Speaking during a marathon question and answer show on live television, Putin reminded viewers that Russia’s upper house of parliament had authorized the use of force in Ukraine.
“I very much hope I will not have to use this right,” he said.
Putin denied Western claims that Russian troops are already operating inside Ukraine and that the unrest there has been orchestrated by the Kremlin. He warned that if the situation continues, Russia will not recognize the results of next month’s Ukrainian presidential election.
Putin slammed the new government in Kiev for sending troops to quell the unrest in the east. He blamed them for failing to engage the Russian-speaking population there to calm concerns that the new pro-Western government was not out to get them.
“They are sending tanks, armored personnel carriers and cannons there. Who are they sending these tanks against? Are they out of their minds?” he said.
After the show, journalists asked Putin what might cause Russia to send troops in to Ukraine. He declined to say, explaining that it might affect the situation on the ground, according to Russia’s Interfax news agency.
For the first time, however, Putin acknowledged that the heavily armed troops with no insignia on their uniforms who suddenly appeared on the streets of Crimea ahead of last month’s referendum to join Russia were Russian troops. Those troops, he said, were necessary to prevent exactly the type of chaos that is taking place in eastern Ukraine now.
Western and Ukrainian authorities say Russia fabricated reports of threats to Russian speakers in the region in Crimea to scare the population into vonting to leave Ukraine. Putin, however, said today that those threats were “real and palpable.”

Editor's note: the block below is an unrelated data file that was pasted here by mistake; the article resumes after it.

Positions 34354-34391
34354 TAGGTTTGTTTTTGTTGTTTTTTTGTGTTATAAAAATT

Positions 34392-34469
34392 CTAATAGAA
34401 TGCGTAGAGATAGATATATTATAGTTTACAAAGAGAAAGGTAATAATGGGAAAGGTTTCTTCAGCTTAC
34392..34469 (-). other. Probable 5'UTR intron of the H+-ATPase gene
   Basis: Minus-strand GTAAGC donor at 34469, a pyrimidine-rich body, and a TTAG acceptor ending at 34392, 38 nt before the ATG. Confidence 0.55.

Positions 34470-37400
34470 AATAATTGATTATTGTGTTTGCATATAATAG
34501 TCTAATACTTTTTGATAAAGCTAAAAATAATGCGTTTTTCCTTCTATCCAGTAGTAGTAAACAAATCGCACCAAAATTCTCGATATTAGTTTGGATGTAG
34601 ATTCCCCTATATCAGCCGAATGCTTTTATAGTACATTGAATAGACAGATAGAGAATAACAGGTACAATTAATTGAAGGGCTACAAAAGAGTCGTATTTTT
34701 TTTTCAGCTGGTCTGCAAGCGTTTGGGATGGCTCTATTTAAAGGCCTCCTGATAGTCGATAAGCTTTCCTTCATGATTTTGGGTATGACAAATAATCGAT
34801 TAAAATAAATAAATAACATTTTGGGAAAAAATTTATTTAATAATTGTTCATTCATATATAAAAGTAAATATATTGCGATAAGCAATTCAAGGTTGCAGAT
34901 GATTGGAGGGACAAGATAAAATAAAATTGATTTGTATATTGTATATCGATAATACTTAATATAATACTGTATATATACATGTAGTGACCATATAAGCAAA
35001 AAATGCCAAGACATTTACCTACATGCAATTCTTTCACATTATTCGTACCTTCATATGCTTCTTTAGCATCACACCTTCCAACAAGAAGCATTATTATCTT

He insisted Russia’s annexation of Crimea was not planned in advance, but was rather a response to the overwhelming results of the referendum.
“It was highly important for me to see the results of this expression of the people's will,” he said.
He appeared to dismiss former Ukrainian President Viktor Yanukovich, who until he was ousted in February, was a Kremlin ally. But said Yanukovich told him that while he thought about ordering the use of force against the protesters who forced him from office, he could not bring himself to do it.
The wide-ranging call-in show lasted nearly four hours as Putin fielded questions from a studio audience of prominent Russians, questions that had been submitted in advance, and questions from Russians appearing live from select cities. In a change from previous years, most of the questions were about Ukraine and Russia’s standing in the world, though some villagers across this vast country inquired about the rising costs of bread and compensation for natural disasters.
A 6-year-old girl wrote in to ask Putin if he thought President Obama would save him if he were drowning. Putin replied that, while he did not have a close relationship with Obama, he considered him a good man and thought that Obama would save him.